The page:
Monday, May 7, 2012

Block 9: New York Beauty Quilt Along

This is my New York Beauty tutorial and the final stop on the quilt along! I am going to teach you how to make Block 9, so let's get started. 

First, print off the free pattern. (See all blocks here.) You'll print one copy to make one quadrant, or four copies to make the full circle. Since I didn't make the full circle, I am going to use the magic of technology to show you what it would look like.

Do you see how the dark gray and light purple triangles should match but they don't? This is because you'll want to choose the same color fabric for your first and last triangles, but I didn't think about this. When you select your fabrics, please keep this in mind!

Print on computer paper and cut out all of your pattern pieces, leaving the 1/4" printed border for your seam allowance. I left a little bit extra just because, but you will trim this off in the final stages.

Choose your fabrics for the pieced arc.

Take your fabric for section 1 (white), and hold the fabric on the back side of your printed pattern. Hold up to a window and make sure you have at least 1/4" on each side of the printed section 1. Hold or pin in place.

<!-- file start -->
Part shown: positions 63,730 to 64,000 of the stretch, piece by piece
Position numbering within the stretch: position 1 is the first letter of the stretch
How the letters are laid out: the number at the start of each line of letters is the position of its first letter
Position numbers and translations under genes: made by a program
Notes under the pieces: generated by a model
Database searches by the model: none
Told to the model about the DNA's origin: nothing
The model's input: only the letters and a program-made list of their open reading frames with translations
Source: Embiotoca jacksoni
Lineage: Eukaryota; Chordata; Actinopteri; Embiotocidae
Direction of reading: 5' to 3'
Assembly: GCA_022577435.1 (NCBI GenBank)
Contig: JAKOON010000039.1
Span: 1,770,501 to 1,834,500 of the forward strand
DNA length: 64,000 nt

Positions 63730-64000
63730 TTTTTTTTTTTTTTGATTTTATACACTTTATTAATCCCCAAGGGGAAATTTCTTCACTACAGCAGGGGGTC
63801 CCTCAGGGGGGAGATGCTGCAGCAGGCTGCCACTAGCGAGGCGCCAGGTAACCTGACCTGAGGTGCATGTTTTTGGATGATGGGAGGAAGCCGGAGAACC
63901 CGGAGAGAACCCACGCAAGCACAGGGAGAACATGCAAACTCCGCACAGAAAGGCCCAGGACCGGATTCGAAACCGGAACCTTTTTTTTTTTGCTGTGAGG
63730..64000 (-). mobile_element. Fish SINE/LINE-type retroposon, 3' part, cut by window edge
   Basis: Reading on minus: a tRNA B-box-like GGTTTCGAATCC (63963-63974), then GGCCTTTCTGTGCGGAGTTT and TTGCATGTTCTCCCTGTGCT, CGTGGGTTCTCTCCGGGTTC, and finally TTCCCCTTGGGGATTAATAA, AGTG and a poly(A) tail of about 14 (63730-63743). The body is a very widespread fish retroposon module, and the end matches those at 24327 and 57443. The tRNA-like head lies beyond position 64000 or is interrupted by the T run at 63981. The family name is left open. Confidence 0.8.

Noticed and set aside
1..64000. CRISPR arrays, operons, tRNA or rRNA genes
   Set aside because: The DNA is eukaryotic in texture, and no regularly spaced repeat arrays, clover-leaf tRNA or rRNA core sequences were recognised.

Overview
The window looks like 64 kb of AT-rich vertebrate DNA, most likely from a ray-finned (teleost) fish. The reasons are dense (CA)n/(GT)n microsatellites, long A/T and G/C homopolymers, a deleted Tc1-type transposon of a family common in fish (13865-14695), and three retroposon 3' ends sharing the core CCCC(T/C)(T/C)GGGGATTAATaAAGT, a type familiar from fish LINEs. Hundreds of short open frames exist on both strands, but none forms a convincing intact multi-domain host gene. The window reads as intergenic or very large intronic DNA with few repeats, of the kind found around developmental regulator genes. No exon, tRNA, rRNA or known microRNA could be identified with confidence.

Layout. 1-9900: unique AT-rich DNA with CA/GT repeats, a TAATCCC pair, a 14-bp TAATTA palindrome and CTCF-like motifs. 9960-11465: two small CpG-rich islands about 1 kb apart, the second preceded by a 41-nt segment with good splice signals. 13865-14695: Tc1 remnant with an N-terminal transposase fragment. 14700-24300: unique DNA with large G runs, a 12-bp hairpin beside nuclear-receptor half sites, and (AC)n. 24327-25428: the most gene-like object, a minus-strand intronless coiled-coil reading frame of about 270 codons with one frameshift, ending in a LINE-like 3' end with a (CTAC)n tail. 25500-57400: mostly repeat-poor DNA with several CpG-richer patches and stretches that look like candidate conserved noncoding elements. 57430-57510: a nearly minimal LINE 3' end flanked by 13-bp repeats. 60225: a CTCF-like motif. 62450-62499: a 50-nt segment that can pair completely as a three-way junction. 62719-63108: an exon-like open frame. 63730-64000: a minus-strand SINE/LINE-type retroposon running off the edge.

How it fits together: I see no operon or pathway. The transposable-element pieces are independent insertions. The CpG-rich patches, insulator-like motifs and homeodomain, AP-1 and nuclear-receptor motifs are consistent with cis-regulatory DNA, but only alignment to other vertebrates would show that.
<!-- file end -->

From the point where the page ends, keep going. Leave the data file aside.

Here's the front.

Here's the back.

Now take your fabric for section 2 (light gray) and place it on the back of your paper just like you did with the white. 

Align fabric so that both the white and the purple are 1/4" over the line between sections 1 and 2. Pin along the line and fold back purple to make sure it completely covers section two when folded open.

Here's what it looks like from the front.

Here's the back.

Stitch along the line between sections 1 and 2 to secure both pieces of fabric in place. I am using a contrasting thread so you can see my stitch line.

On the back side of your paper, check out your seam and trim seam allowance to 1/4".

Open up the seam and use a glue stick to adhere purple fabric to the paper. You may wish to skip this step later on, but I think it's helpful in the early stages of your arc.